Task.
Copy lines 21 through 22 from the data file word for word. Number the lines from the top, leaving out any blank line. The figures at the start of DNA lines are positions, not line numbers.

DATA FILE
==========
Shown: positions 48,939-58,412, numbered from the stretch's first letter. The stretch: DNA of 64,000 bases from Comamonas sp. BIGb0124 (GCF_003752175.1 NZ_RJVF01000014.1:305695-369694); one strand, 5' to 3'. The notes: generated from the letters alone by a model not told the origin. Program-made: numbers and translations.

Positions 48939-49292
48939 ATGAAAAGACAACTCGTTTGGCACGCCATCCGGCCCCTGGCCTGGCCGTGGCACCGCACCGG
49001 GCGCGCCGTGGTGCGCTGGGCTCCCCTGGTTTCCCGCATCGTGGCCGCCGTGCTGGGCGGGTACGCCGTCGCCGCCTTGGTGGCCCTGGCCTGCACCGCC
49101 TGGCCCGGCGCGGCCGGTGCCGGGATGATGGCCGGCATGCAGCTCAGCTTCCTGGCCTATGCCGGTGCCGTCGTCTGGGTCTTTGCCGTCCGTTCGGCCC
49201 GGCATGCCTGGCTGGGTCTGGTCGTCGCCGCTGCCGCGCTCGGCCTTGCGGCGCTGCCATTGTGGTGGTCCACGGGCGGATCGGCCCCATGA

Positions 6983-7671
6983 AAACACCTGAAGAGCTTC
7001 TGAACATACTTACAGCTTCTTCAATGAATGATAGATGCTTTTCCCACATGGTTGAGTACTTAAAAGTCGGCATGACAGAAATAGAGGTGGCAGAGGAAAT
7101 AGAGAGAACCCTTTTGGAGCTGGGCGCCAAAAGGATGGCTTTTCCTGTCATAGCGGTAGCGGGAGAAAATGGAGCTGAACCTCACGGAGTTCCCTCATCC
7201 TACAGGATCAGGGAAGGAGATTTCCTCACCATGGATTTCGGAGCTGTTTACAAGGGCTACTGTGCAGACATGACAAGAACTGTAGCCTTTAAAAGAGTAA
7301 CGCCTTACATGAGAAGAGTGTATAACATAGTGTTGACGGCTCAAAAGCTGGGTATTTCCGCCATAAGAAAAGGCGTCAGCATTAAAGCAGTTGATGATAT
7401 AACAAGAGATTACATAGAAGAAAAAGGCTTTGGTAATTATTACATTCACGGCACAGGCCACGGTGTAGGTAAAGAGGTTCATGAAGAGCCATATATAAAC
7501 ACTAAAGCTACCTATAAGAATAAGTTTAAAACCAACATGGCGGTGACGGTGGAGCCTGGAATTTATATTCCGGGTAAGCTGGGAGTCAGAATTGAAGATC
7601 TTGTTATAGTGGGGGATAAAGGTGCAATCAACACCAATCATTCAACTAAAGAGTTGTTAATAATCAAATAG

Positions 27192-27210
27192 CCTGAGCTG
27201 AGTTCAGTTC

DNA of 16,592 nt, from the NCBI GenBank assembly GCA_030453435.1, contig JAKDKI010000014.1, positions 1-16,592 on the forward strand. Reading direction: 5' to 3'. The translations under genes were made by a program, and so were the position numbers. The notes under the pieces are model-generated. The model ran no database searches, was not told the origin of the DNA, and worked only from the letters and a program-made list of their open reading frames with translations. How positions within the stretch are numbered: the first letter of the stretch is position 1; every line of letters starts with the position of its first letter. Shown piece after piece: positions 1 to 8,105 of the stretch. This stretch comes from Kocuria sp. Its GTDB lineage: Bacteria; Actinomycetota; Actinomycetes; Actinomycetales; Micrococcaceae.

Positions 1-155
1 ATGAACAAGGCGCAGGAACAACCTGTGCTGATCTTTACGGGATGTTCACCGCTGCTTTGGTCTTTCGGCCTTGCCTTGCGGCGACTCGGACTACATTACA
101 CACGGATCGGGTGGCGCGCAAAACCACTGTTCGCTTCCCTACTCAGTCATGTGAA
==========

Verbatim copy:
1 ATGAACAAGGCGCAGGAACAACCTGTGCTGATCTTTACGGGATGTTCACCGCTGCTTTGGTCTTTCGGCCTTGCCTTGCGGCGACTCGGACTACATTACA
101 CACGGATCGGGTGGCGCGCAAAACCACTGTTCGCTTCCCTACTCAGTCATGTGAA